"Visit Israel now and you’ll find the country in flux. Yet, ironically, weekly demonstrations against Prime Minister Netanyahu’s plan to overhaul Israel’s judiciary and weaken the country’s supreme court have become something of a tourist attraction. Not least in Tel Aviv, where visitors stand on balmy Saturday nights to watch the sea of Israeli flags flooding the streets as the people chant, sing and unite in protest."
That is how British journalist, Angela Epstein, described her impression of the Holy Land on a recent visit, writing for the Daily Mail. While traveling to various parts of Israel, such as the Dead Sea and the southern port city of Eilat, the weekly demonstrations against Netanyahu's proposed overhaul of the judiciary caught Epstein's attention.
Epstein additionally described how her sister-in-law experienced Israel when she visited. "‘It’s carnival-like, so much camaraderie – just people demonstrating for their votes. It’s one big 'social', which is what Israelis love,’ my sister-in-law, Fiona, who visited recently explains. ‘That’s why the tourists love to go and watch too.’"
"And given that Tel Aviv is one of the world’s priciest cities, it’s free entertainment," she wrote.
With typical dry British wit, Epstein gave her impression of Israel's lackluster driving culture. "In between some hair-raising moves – motorists here work on the principle of ‘don’t mirror or signal before manoeuvre’ – our driver gives us a potted history of the current situation, which ends with him describing the PM as a ‘lunatic’."
‘You’re from Manchester – as in Manchester United?’ wonders Avi, one especially charming waiter. ‘It’s just a place of football and rain, no? So much better to be here'," Epstein wrote of one encounter.
’Yet Israel is also a place where the welcome is palpable. Its people are inquisitive, direct and just utterly thrilled you want to visit," she wrote.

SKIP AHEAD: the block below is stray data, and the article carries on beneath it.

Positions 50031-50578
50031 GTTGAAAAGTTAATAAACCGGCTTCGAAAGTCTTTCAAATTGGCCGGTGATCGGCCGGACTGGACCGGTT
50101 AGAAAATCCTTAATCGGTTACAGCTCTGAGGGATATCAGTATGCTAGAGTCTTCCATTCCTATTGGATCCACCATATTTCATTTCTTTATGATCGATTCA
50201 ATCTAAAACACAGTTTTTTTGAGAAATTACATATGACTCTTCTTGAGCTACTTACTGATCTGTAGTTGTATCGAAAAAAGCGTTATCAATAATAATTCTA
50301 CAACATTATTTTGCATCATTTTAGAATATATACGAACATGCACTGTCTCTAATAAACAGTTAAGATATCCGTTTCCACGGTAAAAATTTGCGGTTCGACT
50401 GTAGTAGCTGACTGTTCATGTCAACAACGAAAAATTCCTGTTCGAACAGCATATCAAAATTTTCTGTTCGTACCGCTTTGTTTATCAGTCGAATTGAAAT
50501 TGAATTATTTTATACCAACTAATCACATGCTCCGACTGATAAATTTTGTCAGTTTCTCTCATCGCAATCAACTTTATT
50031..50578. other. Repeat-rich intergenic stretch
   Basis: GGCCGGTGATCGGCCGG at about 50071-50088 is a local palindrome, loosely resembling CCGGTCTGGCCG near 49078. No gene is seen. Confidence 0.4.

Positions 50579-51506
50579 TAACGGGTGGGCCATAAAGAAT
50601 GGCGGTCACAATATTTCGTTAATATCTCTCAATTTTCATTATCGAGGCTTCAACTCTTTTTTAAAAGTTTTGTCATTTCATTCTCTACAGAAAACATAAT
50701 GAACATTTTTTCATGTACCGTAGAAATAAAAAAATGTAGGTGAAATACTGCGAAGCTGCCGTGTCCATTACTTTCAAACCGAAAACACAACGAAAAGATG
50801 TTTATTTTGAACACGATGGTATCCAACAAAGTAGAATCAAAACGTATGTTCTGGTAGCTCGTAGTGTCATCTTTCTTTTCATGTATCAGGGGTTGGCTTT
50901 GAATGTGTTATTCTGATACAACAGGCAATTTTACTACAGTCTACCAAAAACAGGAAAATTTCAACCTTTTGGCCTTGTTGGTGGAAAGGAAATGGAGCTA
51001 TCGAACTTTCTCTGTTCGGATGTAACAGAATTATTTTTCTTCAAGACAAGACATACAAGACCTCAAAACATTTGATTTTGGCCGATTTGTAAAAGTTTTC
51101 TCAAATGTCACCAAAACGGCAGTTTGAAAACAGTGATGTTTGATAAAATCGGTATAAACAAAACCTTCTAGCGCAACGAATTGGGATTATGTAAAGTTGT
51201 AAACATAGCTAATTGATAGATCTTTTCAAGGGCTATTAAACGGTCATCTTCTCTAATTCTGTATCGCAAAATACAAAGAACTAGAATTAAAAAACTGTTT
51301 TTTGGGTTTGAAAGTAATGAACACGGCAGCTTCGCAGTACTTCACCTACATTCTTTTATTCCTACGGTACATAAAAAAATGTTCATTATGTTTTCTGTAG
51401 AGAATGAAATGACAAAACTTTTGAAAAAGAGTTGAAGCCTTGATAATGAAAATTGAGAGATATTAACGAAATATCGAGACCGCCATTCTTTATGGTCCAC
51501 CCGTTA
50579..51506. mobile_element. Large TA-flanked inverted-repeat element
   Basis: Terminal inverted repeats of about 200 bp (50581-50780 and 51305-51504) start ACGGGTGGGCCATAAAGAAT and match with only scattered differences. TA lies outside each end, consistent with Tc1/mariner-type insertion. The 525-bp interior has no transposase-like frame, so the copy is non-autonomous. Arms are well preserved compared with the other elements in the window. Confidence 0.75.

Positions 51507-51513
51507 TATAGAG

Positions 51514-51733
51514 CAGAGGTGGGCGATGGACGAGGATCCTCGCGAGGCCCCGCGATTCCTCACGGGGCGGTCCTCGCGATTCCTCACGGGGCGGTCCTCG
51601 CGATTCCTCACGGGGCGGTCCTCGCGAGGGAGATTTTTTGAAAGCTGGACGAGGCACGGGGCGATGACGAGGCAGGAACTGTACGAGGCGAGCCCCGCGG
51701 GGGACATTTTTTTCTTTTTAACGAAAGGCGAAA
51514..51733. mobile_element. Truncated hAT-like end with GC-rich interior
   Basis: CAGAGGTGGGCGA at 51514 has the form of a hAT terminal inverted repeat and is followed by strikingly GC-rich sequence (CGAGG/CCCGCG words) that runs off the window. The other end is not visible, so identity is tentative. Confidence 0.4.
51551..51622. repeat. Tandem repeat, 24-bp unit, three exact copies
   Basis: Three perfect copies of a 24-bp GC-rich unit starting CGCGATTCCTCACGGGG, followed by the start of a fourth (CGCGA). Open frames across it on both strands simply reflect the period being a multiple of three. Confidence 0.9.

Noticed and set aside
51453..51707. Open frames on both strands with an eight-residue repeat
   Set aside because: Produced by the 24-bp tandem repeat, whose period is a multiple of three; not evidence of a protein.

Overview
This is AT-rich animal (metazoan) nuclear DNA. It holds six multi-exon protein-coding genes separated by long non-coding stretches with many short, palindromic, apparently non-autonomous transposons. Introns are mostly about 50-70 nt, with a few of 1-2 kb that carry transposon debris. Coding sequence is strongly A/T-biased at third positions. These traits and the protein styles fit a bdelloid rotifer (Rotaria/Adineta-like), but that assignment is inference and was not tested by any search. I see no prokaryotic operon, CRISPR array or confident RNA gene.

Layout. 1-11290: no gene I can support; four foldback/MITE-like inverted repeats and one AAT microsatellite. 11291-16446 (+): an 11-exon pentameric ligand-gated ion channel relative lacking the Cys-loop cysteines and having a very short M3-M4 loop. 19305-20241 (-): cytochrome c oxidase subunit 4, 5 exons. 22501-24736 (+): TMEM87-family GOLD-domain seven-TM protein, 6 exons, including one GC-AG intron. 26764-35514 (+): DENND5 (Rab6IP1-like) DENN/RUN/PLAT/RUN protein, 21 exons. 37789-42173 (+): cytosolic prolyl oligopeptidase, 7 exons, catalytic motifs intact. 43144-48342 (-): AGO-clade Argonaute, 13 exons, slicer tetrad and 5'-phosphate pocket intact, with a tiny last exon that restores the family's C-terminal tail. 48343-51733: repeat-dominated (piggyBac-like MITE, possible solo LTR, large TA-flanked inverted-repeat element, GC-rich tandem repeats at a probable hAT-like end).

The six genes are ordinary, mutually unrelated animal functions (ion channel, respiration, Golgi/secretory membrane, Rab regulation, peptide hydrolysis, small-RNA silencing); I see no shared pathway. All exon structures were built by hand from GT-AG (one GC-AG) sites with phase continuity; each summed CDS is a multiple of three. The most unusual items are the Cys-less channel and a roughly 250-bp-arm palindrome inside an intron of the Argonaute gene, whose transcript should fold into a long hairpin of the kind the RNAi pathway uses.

Other than exploring Tel Aviv and Jaffa, seeing the bustling restaurants, bars and cafes, and watching out for the constant stream of electric scooter riders on the walkway adjacent to the Mediterranean shores, Epstein also ventured to Masada, Caesarea, the Dead Sea and sealed her vacation with a visit to Eilat.
"There’s tons to do if you have the energy, from snorkeling to kayaking. But, feeling lethargic, we limit our water activities to taking a tour on a glass-bottomed boat," she described her experience in Israel's most southern city.
Keep in mind this isn't the first time that protests against the judicial overhaul have made their way to international publications that focus on tourism. The Drone Photo Awards, held in June, was won by none other than 38-year-old Or Adar, who took first prize for a photo showing a bird's-eye view of the massive Kaplan Avenue demonstration marked by the words "Must Resist," showcasing a photo of Netanyahu alongside Turkish President Recep Tayyip Erdogan, Russian President Vladimir Putin and Iran's former Supreme Leader Ayatollah Ruhollah Khomeini.
"I'm documenting the fight for a democracy from the angle of a drone," Adar, a former Air Force navigator, said. "I feel like the protest's aerial assist."